24 And from there he arose and went away to the region of Tyre and Sidon.[a] And he entered a house and did not want anyone to know, yet he could not be hidden. 25 But immediately a woman whose little daughter had an unclean spirit heard of him and came and fell down at his feet. 26 Now the woman was a Gentile, a Syrophoenician by birth. And she begged him to cast the demon out of her daughter. 27 And he said to her, “Let the children be fed first, for it is not right to take the children’s bread and throw it to the dogs.” 28 But she answered him, “Yes, Lord; yet even the dogs under the table eat the children’s crumbs.” 29 And he said to her, “For this statement you may go your way; the demon has left your daughter.” 30 And she went home and found the child lying in bed and the demon gone. (Mk. 7:24-30; also in Matt. 15:21-28 ESV)
Notwithstanding socio-cultural barriers the Syro-phoenician woman boldly asked Jesus to free her daughter from an evil spirit.
She was a Gentile whose ancestors were the traditional enemies of Israel. As a woman unaccompanied by a husband or male relative she was not supposed to approach and ask a favor from a man. As she cried out to Jesus the disciples wanted to send her away.
Jesus viewed His ministry as being to the Jews (Matt. 15:24). He tells her that it is not right to give the children’s bread to the dogs. The woman acknowledges her outsider status as a non-Jew but she remains unperturbed. She replies, “Yes, Lord, but even the dogs under the table eat the children’s crumbs.”
Jesus was pleased with the woman’s unwavering and persistent faith (Col. 4:2). He tells her (Matthew’s account), “Woman, you have great faith! Your request is granted”. And He delivered her daughter from the evil spirit. The woman was asking for bread crumbs, but she received the Bread of Life!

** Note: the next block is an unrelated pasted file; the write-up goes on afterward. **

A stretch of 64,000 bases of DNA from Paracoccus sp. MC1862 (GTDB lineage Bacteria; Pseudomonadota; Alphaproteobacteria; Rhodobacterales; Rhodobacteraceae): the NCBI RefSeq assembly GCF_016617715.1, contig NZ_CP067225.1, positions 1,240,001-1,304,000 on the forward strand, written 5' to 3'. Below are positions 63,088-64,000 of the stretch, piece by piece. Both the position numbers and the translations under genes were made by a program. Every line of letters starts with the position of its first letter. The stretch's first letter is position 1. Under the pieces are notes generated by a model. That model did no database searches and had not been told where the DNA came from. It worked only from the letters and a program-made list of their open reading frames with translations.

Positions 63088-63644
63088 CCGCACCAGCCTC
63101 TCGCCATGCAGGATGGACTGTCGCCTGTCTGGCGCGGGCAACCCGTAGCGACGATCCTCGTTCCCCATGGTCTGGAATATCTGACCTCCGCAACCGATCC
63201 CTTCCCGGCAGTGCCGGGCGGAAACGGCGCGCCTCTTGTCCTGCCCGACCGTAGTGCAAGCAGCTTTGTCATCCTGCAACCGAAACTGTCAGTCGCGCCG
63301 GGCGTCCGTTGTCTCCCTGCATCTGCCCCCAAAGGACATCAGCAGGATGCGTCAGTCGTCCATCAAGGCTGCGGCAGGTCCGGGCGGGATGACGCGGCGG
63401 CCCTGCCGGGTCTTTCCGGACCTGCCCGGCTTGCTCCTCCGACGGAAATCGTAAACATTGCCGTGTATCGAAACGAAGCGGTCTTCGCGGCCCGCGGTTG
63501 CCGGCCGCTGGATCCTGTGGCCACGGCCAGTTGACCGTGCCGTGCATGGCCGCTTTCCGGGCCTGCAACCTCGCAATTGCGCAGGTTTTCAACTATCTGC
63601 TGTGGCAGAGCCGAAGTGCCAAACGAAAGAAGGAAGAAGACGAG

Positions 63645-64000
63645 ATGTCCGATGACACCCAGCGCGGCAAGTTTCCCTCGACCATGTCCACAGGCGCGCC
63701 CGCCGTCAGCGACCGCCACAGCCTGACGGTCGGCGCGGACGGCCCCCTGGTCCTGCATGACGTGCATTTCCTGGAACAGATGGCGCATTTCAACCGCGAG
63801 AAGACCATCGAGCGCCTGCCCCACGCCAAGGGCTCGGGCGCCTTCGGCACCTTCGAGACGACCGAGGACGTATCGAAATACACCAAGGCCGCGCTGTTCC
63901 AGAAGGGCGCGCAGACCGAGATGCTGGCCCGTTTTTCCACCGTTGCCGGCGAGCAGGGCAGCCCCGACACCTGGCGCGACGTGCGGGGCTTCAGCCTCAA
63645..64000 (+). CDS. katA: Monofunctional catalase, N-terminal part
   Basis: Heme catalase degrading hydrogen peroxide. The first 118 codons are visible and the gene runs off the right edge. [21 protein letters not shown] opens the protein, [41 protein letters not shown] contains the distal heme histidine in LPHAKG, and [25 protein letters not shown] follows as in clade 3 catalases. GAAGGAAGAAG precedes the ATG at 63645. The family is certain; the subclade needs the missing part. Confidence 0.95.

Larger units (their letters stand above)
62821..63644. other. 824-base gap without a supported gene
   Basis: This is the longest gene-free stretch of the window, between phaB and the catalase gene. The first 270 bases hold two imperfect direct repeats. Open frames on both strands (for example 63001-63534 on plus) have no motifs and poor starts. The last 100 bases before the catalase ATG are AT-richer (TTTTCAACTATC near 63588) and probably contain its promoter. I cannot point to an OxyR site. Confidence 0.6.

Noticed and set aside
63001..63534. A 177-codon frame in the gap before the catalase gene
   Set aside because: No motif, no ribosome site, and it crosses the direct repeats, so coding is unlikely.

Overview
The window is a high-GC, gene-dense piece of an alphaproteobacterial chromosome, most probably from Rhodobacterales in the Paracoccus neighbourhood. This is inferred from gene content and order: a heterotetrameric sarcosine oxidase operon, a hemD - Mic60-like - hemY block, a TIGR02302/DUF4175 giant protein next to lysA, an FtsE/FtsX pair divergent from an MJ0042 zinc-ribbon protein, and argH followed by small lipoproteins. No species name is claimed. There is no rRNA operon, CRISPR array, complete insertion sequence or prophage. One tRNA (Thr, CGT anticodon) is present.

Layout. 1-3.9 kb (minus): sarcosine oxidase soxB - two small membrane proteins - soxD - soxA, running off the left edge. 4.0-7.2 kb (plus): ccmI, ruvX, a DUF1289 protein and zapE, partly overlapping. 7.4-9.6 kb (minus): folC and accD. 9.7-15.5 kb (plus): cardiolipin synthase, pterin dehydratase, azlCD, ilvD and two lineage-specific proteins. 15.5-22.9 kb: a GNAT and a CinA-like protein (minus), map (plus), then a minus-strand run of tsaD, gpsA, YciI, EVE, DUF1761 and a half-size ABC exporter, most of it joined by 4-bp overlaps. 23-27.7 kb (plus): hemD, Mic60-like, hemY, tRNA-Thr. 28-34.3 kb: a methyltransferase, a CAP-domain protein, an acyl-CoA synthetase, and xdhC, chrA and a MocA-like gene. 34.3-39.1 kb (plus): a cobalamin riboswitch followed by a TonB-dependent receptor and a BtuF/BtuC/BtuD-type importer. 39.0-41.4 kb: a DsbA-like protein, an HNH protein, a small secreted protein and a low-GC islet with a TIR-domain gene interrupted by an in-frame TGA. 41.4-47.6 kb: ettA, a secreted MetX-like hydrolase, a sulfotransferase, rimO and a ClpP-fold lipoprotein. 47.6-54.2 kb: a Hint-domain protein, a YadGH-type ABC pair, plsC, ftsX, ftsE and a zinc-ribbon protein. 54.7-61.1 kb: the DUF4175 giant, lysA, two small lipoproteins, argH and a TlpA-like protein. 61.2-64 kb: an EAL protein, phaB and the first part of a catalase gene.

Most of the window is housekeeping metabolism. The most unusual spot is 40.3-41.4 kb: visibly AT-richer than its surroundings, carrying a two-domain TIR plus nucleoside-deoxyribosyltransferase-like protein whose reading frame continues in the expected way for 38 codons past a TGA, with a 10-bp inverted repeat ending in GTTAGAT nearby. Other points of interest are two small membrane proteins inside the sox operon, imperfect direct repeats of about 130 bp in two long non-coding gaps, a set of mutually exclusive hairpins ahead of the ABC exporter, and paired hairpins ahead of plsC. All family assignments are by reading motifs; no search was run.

Jesus had other significant encounters with Gentiles. Wise men from the East braved the dangerous desert to worship the infant Jesus (Mt. 2:1-12). The Samaritan woman at the well whom Jesus confronted with the truth about her marriage became a messenger of the Gospel (Jn. 4:4-39). (Samaritans were half-Jew and half-Gentile and were despised by the Jews.) The Roman centurion who asked Jesus to heal his servant gave us the words of faith, “Just say the word, and my servant will be healed.” (Matt. 8:8-13).
Through Christ’s death and resurrection the human-made walls that separate human beings into “us” and “them” have been torn down and need not persist. St. Paul says in Galatians, “You are all sons of God through faith in Christ Jesus…. There is neither Jew nor Greek, slave nor free, male nor female, for you are all one in Christ Jesus” (Gal. 3:26,28). One glorious day “many will come from the east and the west and will take their places at the feast of Abraham, Isaac and Jacob in the kingdom of heaven.” (Matt. 8:11) Thanks be to God!
Our Father in heaven by Your grace and mercy You break down the walls that we build that separate us from our fellow human beings. You liberate us from self-centeredness and prejudices. We thank you. Amen.
Have you ever been treated as an “outsider” by some group or church? What did you do?
In what ways can you personally make a visitor to your group or church feel welcome?
Emmanuel N. ILAGAN